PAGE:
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rapidly advancing-if Ireland shall be thrown back fifty years— if the value of property shall be impaired—if the security of property shall be shaken—if political animosities shall be embittered--if religious detestations shall become more rabid and more envenomed-if the mind of Ireland shall become one heated mass ready to catch fire at a single spark; for all this you will be responsible.”

CHAPTER XIX.

1841-1843.

Irish County Franchise-Free Trade Budget-Appeal to the

country-Official changes-Representation of TipperaryDungarvon-Sir Robert Peel's Cabinet-New Sliding-scaleIncome Tax-Education Clauses of Factory Bill—The Ballot.

EARLY in February, 1841, Lord Stanley declared his intention of renewing the attempt to carry an Irish Registration Bill. A counter-project was at the same time announced by Lord Morpeth, whereby provision was not only made for remedying the abuses complained of; but in order to rectify the still greater evil of an inadequate constituency, it was proposed to confer the franchise in counties on all rated occupiers of holdings valued under the Poor Law at five pounds a-year, whose tenancy did not fall short of fourteen years. The Conservatives objected to this change as an infraction of the settlement of 1832, as tending

to give a more popular suffrage to one part of the United Kingdom than that possessed by the remainder; and finally, because rateable value was proposed as a substitute for the “beneficial interest” sworn to by the tenant as possessed by him over and above the rent which he paid. They insisted that no extension of the franchise was necessary; and that no difference ought to be recognised in legislation between England and Ireland. To this it was replied by Lord Morpeth, that in 1829 the whole body of small freeholds had been swept away, and that they had not been restored by the Reform Bill, though in England they still existed ; that if something effectual were not done, the electoral bodies would virtually cease to exist; and that a five-pound rating franchise would not create in Ireland larger county constituencies than on an average were to be found throughout Great Britain. On the third night's debate upon the second reading, Mr. Sheil spoke with great spirit and effect. At the close of the discussion there appeared to be for the second reading, 299; against it, 294. The Committee was deferred till the 23rd April.

In Ireland the county constituencies had been reduced so much by the refusal to grant leases on the

part of the proprietary, that some new franchise had become absolutely necessary. Some urged the creation of a Five-pound franchise in fee, with occupancy as a test, in order to prevent the making of fictitious votes by means of merely colourable rent-charges : and this suggestion was eventually brought forward as part of the Ministerial plan. But it could not be denied that when, as was the case in many counties, a systematic purpose obviously existed on the part of landlords to prevent the acquisition of the right of voting by those whom they could not politically control, this, like every other scheme based upon the creation of freehold tenure, must prove in a great degree abortive. No alternative remained but to adopt henceforth the principle that the franchise should depend upon occupancy irrespective of any conditions of tenure, while proof of value should be sought for in the public rate-book, which had not been made for the purposes of party registration, and which, unlike the private rent-roll of the landlord, was at all times subject to public scrutiny and correction. It was not without much hesitation, and after the consideration of many serious doubts, that this important change was approved by the Government, and submitted by them to the Legislature. By the Bill introduced by Lord Morpeth, it was proposed to confer the right of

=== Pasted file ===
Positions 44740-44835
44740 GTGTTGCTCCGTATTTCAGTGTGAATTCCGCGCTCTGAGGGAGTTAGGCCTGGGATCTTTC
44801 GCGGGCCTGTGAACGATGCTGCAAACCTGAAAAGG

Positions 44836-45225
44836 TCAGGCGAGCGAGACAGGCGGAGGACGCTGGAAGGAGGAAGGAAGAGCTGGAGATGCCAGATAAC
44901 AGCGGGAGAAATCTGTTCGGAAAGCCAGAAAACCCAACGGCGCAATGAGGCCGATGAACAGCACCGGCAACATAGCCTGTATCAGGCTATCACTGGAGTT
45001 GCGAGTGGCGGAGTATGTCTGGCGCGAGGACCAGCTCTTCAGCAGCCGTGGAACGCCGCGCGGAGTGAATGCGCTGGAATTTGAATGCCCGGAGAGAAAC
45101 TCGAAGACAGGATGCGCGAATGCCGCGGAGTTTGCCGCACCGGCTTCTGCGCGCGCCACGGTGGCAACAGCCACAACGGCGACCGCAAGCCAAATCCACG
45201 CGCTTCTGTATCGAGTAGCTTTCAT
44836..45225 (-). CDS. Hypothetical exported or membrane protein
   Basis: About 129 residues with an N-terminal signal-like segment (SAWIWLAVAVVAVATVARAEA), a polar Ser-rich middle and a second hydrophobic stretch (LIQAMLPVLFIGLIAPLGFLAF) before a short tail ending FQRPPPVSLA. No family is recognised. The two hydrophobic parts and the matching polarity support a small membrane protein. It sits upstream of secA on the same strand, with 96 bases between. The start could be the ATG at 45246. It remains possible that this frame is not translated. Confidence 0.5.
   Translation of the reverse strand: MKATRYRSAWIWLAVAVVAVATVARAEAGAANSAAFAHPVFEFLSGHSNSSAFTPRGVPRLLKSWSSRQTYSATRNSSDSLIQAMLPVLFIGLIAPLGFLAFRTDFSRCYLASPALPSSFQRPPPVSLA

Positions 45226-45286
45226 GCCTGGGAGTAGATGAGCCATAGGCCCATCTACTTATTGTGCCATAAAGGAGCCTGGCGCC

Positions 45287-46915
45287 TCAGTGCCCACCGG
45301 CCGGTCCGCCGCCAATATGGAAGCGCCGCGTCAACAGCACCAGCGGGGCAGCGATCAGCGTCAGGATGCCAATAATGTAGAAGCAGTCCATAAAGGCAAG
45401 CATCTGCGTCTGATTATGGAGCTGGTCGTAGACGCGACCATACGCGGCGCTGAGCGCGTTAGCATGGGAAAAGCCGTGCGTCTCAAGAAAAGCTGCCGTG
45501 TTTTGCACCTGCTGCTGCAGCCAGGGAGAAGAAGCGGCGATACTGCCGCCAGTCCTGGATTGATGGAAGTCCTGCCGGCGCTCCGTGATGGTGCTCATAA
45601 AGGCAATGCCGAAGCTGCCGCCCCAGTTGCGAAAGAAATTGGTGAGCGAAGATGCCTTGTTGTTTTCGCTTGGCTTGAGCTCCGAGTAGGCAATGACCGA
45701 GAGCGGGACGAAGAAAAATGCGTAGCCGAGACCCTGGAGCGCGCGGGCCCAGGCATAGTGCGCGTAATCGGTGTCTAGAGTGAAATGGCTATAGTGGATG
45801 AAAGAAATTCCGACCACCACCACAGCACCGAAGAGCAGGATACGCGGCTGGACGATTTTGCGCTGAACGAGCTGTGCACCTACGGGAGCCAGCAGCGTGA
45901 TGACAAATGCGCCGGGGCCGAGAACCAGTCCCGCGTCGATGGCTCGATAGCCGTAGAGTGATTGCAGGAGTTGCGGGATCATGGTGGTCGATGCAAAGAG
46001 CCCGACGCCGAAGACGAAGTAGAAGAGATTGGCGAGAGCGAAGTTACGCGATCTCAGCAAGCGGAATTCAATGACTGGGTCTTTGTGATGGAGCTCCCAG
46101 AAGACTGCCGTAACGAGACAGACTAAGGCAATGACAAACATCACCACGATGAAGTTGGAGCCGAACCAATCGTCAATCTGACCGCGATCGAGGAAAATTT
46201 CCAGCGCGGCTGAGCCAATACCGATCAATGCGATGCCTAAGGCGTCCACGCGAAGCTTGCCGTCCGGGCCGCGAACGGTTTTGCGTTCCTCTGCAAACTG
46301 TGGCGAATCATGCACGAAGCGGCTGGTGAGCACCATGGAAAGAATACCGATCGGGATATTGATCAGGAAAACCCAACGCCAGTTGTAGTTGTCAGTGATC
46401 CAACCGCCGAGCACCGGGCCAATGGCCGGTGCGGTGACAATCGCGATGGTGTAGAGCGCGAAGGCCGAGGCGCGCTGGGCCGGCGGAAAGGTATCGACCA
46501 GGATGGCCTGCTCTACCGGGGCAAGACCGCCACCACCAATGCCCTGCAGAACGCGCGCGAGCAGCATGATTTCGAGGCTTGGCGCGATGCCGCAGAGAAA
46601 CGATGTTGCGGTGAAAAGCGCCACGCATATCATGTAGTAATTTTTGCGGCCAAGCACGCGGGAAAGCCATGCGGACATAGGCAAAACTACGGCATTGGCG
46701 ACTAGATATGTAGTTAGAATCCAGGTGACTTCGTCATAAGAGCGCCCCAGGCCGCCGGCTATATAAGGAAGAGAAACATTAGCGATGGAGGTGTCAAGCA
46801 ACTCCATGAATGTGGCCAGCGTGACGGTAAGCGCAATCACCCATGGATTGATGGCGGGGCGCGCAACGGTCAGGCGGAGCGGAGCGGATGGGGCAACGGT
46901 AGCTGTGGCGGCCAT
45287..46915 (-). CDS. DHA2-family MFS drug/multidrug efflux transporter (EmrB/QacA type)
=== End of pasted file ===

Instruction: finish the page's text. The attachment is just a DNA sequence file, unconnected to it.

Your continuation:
voting in counties on every occupier of land rated to the poor at a sum of five pounds a-year. This would unquestionably have created constituencies sufficiently numerous: but the great question still remained, would they in ordinary times, when no general excitement prevailed, be found sufficiently independent? Mr. Sheil's opinion, founded upon long and practical observation, was, that however desirable a wide extension of the suffrage might be, it was unreasonable to anticipate that undue influence would not still be exerted, and unjust to expect that poor and humble men would be able to resist it without the protection of the Ballot. Mere fellowship in exposure to intimidation, however multitudinous, could not neutralize the debasing fears with which each small holder would be haunted, when asked to give his vote publicly for the candidate whom his landlord disapproved. A few examples made in each locality would have the effect he thought upon the next occasion of demoralizing, through the medium of their apprehensions, scores whose condition made them sympathise with the sufferers. If public policy required the formation of numerous constituencies, it was the duty of the Legislature to follow out fairly to their consequences the necessities of the case; and when it called upon

the poor man to exercise the rights of active citizenship,

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